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Burger buns, GF


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  • 3 1/4 cups (455 g) all purpose gluten free flour, plus more for sprinkling (I used Better Batter)*
  • 1 1/2 teaspoons xanthan gum (omit if your brand already contains it)
  • 1/2 cup (43 g) cultured buttermilk blend powder (or 1/2 cup + 2 tablespoons (40 g) nonfat dry milk)
  • 1 tablespoon (9 g) instant yeast (or 1 1/2 tablespoons active dry yeast)
  • 1/4 teaspoon cream of tartar
  • 1/4 teaspoon baking soda
  • 1 tablespoon (13 g) packed light brown sugar
  • 1 teaspoon (6 g) kosher salt
  • 1 teaspoon apple cider vinegar
  • 2 tablespoons (28 g) unsalted butter, at room temperature
  • 1 egg white (25 g), at room temperature
  • 1 1/2 cups (12 ounces) warm water (about 95°F)*
  • Egg wash: 1 egg (any size) at room temperature, beaten with 1 tablespoon milk or water
  • Sesame seeds for sprinkling (optional)


Servings 8


Step 1

In the bowl of your stand mixer fitted with the paddle attachment, place the flour, xanthan gum, (optional Expandex), milk powder, yeast, cream of tartar, baking soda, and sugar and whisk to combine well with a separate, handheld whisk. Add the salt, and whisk again. Add the cider vinegar, butter, egg white, and water, and mix on medium speed in your stand mixer until the dough begins to come together. Turn the mixer to high speed and beat until the dough is no longer a ball but has begun to appear whipped. Transfer the dough to an oiled container with a tight-fitting lid or a greased bowl, spray lightly with cooking oil spray, and cover tightly. Place in a warm, draft-free area to rise until it’s about 150% of its original volume (about an hour), or refrigerate the dough for up to 3 days.

When you’re ready to make the rolls, line rimmed baking sheets with unbleachdd parchment paper and preheat your oven to 400°F. If you’ve refrigerated the dough, work with it straight from the refrigerator. If you haven’t, place the tightly sealed dough in the refrigerator to chill for at least 15 minutes before working with it, as the dough is easiest to handle when it’s chilled.

Turn the dough out onto a flat, lightly floured surface, and sprinkle the top with additional flour. Work the dough, squeezing and kneading it, turning it over frequently, until it has begun to appear smoother. Using a bench scraper or large knife, divide the dough in two parts and set one half aside (cover to prevent its drying out). Working with the second half of dough, divide it again into 4 equal portions. Working with one piece of dough at a time, sprinkle it with more flour, form it into a ball by pinching the ends underneath, then rolling it with the side of your palm pressed against the surface and guiding it with your fingertips into a round. Sprinkle the dough with more flour and press it into a disk about 3/4-inch thick with your fingers and palm. Place the disk on one of the prepared baking sheets. Repeat with the remaining pieces of dough, and then eventually the other half. You’ll have 8 disks of dough. Cover the baking sheets with oiled plastic wrap and place in a warm, draft-free location until each piece of shaped dough is at least 150% of its original volume (about an hour). After about 45 minutes, preheat your oven to 400°F. Don’t allow the dough to rise any longer once the tops of the dough begin to take on a pock-marked appearance.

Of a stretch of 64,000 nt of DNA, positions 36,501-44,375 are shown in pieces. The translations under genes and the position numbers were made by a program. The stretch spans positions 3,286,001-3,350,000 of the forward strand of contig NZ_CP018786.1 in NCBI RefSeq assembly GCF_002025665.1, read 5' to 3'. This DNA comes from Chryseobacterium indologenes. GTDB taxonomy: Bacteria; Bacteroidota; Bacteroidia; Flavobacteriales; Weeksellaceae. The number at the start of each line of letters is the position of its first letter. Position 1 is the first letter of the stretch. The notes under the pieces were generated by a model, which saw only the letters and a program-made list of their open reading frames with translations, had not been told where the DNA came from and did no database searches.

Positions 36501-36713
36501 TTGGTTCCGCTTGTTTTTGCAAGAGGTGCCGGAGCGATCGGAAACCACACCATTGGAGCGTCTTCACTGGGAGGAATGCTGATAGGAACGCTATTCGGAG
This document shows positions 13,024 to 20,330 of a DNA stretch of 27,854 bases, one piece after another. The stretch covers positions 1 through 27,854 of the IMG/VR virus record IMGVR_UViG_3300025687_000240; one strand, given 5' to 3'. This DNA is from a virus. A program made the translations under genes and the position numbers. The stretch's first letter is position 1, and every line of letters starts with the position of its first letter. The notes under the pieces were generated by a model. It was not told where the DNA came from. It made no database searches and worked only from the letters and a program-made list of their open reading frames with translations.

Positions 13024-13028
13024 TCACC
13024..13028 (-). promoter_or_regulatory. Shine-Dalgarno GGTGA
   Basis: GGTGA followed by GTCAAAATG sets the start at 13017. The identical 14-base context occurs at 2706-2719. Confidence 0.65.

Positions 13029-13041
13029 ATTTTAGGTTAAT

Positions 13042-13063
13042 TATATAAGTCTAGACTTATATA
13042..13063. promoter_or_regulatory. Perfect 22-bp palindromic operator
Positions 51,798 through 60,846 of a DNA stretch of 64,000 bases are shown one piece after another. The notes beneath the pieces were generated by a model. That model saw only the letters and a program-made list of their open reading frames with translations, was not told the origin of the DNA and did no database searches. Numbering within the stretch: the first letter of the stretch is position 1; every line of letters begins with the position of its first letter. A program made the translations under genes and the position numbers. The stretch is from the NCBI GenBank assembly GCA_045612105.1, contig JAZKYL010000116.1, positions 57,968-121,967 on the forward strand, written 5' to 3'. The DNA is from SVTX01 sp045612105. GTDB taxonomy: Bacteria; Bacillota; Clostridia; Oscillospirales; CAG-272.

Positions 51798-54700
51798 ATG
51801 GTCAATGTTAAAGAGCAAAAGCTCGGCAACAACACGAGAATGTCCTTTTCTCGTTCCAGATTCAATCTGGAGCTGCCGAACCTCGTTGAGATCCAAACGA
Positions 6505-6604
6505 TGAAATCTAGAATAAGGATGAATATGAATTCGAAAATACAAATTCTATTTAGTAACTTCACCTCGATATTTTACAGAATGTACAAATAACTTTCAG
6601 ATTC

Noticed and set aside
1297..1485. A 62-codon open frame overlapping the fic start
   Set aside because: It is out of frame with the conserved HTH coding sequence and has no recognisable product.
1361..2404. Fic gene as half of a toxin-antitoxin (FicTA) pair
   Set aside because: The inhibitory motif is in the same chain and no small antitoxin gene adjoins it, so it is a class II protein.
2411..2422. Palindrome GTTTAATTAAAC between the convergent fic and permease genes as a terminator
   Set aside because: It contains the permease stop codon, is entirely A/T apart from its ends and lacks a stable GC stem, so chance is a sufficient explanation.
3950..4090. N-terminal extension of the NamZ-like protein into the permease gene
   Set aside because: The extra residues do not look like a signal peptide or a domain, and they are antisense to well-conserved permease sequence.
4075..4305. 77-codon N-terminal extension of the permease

Brush the tops and sides of the risen buns generously with the egg wash, and sprinkle with the optional sesame seeds. Place in the center of the preheated oven and bake until the rolls are puffed and the tops are very pale golden brown (about 18 minutes). The center of each roll should be about 190°F when tested with an instant-read thermometer. Remove the rolls from the oven and allow to cool on the baking sheet until no longer hot to the touch before slicing and serving. Any leftover rolls can be sliced, cooled completely, then wrapped tightly in a freezer-safe bag (remove as much air from the bag as possible). Freeze for up to 2 months. Defrost in a toaster set to light toasting.

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